|Comments by Alan and Lorraine Pickup
From HOACGA bulletin April, 2002
Westmoreland's glass has attracted our attention in recent weeks. Although it was not one of the major producers of carnival glass, it is listed as one of the "other American companies" that produced some carnival. We find the glass quality and the slightly different approach to how the iridescence was applied interesting.
The basic glass colors trend to be different from the big three carnival producers. Colors like Westmoreland's teal and yellow/amber and this pretty blue opal #270 compote.
The difference in appearance seemed to be attained by the technique Westmoreland made use of in applying the iridescence so that the basic glass color is not lost to the viewer. The blush of marigold on the interior of this compote is an excellent example. The contrast with the opal rim is striking in a pleasing way without covering up the pretty blue base glass color. Although this is a small compote, about six inches in diameter and 2 inches tall, and a very simple pattern, the piece just jumps out from the typical glass crowd. You don't have to pick it up and hold it to a light source to establish the color.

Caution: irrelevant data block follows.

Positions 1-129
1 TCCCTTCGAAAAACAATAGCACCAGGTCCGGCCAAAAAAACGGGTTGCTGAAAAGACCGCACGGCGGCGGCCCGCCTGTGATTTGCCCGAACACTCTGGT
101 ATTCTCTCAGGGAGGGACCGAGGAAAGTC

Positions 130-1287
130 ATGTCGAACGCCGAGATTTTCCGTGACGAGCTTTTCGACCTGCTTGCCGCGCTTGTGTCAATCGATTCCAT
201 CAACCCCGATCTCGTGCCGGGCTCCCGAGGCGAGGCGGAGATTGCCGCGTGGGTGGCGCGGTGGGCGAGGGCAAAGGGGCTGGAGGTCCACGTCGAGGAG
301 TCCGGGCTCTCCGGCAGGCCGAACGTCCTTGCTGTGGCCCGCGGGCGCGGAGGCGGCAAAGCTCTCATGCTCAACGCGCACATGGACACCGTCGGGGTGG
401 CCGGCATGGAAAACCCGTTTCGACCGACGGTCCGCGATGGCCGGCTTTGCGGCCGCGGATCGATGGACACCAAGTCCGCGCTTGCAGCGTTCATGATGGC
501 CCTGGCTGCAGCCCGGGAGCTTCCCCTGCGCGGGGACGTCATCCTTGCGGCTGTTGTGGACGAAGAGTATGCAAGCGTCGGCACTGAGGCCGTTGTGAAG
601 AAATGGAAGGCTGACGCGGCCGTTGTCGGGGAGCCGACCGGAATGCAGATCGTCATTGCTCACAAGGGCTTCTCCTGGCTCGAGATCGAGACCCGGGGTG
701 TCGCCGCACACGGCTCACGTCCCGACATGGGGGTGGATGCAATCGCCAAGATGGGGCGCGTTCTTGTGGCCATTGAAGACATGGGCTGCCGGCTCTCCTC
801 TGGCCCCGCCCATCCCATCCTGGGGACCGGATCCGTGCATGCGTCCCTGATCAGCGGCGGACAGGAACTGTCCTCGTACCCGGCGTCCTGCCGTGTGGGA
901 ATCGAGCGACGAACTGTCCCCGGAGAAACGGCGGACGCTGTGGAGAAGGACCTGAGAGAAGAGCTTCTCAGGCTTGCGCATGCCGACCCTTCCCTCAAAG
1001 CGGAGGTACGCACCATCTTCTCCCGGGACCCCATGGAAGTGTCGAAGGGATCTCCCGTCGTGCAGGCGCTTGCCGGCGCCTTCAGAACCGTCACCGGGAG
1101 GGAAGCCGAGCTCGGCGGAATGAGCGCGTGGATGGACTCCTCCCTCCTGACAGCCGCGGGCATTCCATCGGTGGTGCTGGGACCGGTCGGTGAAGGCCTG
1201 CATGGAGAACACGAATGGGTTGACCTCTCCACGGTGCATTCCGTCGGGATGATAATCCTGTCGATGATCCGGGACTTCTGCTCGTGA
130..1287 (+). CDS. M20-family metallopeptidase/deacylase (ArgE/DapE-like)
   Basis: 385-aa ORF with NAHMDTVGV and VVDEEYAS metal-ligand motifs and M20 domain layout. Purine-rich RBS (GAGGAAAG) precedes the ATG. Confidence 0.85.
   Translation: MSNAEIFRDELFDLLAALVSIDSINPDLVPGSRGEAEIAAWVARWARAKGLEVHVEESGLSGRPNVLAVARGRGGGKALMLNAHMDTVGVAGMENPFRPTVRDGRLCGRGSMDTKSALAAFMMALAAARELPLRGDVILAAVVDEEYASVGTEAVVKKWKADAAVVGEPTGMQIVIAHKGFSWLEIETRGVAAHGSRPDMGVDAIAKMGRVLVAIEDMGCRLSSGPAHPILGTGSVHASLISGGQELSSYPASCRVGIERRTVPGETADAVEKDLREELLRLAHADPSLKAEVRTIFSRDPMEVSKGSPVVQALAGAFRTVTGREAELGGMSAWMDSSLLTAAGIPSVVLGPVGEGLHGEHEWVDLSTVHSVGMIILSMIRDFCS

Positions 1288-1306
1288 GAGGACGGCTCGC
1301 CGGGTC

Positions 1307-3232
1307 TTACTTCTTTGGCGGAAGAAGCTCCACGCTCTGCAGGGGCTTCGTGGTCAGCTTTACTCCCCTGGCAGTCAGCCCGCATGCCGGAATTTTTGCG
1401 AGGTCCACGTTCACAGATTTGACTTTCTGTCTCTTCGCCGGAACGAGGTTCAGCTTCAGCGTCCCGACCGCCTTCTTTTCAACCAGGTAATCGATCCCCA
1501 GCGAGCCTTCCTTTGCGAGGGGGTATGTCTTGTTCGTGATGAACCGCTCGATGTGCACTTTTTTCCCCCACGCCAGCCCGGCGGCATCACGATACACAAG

This #270 compote can also be found in aqua, marigold over milk glass, teal, amethyst, a really pretty peach opal and possibly amber. Why it is called the Westmoreland Two Seventy in not clear to us as Dave Doty's book notes that the original pattern number used was #252. And maybe we just missed it, but this blue opal compote doesn't seem to be listed in Opalescent glass books. Maybe to the opalescent glass purist the iridescent treatment disqualifies it from that grouping. Reasonable priced and a joy to behold, this small uncomplicated compote has brightened our collection